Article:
We need to make sure when we speak the words we share are measured and the possible response has been weighed. Notice, even Gideon’s response is measured. He does not just go into each city and destroy everyone. He finds out the leaders’ identities, because they are the one’s responsible. The leaders of Succoth suffer a very painful lesson, their bodies are dragged over thorns. It appears though that their flesh and pride is torn, but their lives are spared. The men of Penuel on the other hand are different. Why? Scripture does not state; several explanations could be given. Perhaps these men spoke even more harshly; or when Gideon began tearing down the tower they had, maybe they tried to stop him by force and so he killed them. Another reason might be that the tower was most likely dedicated to a false god and Gideon was quite firm against idolatry by this time. Whatever the reason, one outcome in both situations was accomplished. No one would have any doubt that Gideon would not tolerate betrayal and would firmly deal with any that chose to stand against God. We are all human and capable of bad judgment, so it is important that we do not complicate our mistakes with haughty attitudes and words. No one knows what Gideon would have done if the men of these cities had just pleaded cowardice and been humble. We allow the Holy Spirit the most room to lead someone to be merciful to us when we have used bad judgment, yet remained humble. Measure your Words, the smaller they are, the easier they are to swallow if the need arises!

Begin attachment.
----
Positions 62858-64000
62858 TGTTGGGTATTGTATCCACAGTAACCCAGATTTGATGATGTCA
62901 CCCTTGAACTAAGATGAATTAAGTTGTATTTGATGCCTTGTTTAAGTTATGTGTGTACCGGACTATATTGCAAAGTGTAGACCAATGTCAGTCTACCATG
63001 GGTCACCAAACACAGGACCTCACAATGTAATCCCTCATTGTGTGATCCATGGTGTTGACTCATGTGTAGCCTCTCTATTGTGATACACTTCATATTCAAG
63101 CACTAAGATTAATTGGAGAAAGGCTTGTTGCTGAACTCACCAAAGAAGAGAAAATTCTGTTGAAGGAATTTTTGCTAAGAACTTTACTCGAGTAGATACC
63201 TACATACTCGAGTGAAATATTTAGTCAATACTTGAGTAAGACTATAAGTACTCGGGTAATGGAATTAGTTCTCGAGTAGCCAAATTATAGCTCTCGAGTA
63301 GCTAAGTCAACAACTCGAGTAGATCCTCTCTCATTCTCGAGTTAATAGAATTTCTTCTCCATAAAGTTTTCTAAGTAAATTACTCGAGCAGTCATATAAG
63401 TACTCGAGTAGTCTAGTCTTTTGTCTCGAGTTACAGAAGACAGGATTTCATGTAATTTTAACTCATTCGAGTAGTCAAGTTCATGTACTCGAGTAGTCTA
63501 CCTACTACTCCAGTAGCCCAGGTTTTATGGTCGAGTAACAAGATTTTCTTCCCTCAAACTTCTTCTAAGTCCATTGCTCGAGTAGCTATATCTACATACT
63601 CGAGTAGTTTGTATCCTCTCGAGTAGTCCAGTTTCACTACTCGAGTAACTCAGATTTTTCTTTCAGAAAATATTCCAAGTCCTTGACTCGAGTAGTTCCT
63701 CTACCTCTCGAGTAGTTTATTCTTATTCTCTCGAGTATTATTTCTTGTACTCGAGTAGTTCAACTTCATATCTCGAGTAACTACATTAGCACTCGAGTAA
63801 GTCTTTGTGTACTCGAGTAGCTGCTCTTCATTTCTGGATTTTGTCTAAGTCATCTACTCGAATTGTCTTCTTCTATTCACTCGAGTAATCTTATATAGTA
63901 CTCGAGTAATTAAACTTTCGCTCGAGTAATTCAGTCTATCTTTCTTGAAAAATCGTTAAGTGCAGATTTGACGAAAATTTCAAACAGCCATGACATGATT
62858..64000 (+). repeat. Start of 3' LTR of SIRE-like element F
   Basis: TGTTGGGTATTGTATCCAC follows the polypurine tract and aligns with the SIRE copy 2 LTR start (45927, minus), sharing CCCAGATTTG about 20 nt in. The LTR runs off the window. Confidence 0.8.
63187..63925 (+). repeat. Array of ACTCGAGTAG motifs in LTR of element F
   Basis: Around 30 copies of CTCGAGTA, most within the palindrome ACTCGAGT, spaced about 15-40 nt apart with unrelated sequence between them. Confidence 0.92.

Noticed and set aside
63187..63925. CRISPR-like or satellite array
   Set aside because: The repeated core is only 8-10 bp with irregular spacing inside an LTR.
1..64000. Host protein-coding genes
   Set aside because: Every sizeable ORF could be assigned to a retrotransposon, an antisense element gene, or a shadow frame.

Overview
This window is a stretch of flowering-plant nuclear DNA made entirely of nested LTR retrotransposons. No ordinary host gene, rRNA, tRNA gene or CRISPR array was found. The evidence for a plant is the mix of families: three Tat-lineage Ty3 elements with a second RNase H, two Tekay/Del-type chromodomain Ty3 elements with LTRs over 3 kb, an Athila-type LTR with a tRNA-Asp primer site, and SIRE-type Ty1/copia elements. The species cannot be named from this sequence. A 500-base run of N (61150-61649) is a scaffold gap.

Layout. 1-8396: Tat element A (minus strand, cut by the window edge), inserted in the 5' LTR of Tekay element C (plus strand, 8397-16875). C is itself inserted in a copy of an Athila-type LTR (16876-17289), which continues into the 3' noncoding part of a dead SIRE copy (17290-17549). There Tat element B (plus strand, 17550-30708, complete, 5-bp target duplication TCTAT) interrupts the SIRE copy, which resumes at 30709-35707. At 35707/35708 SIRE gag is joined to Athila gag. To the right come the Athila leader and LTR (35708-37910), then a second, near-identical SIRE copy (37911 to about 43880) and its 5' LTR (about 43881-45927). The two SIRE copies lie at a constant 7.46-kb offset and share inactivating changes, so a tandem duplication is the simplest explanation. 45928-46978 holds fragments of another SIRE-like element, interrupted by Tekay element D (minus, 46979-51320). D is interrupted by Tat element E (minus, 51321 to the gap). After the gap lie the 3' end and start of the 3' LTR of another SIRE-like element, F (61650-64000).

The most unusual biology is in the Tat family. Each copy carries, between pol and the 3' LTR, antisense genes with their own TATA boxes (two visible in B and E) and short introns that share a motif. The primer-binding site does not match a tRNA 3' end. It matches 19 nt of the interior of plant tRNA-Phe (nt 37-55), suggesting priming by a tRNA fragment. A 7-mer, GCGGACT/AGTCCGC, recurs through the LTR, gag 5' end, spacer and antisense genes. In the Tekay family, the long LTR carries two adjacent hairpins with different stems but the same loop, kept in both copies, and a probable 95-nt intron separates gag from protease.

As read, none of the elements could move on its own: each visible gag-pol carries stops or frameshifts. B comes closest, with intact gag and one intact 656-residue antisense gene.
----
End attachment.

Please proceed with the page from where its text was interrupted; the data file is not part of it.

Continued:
Meditation Questions: Have you ever seen someone speak haughtily and then have to repent? How hard was it on them? Why? Have you ever done that? What did you learn? How can we guard our words? How can the Scriptures help? Can They? How? When dealing with a difficult issue, have you ever tried writing it out first to see how it will sound? Have you ever been spoken to harshly? What did it make you feel? How many words did God say He would hold us accountable for? Why is it that your words can reap more than what they sow? 

Tuesday, January 1, 2013

Christmas...Observing it is good…Appreciating it is better!

As we close our thoughts on Christmas this year let's remember what we considered. We looked at the unwilling heart and the dangers that it brings. We examined the seeking heart and the doors of opportunity that it opens. Then we looked at the believing heart, the strong foundation that it brings to life. In the midst of terrible times the faith we have in Christ will be the difference of how we handle those times.

Consider Paul: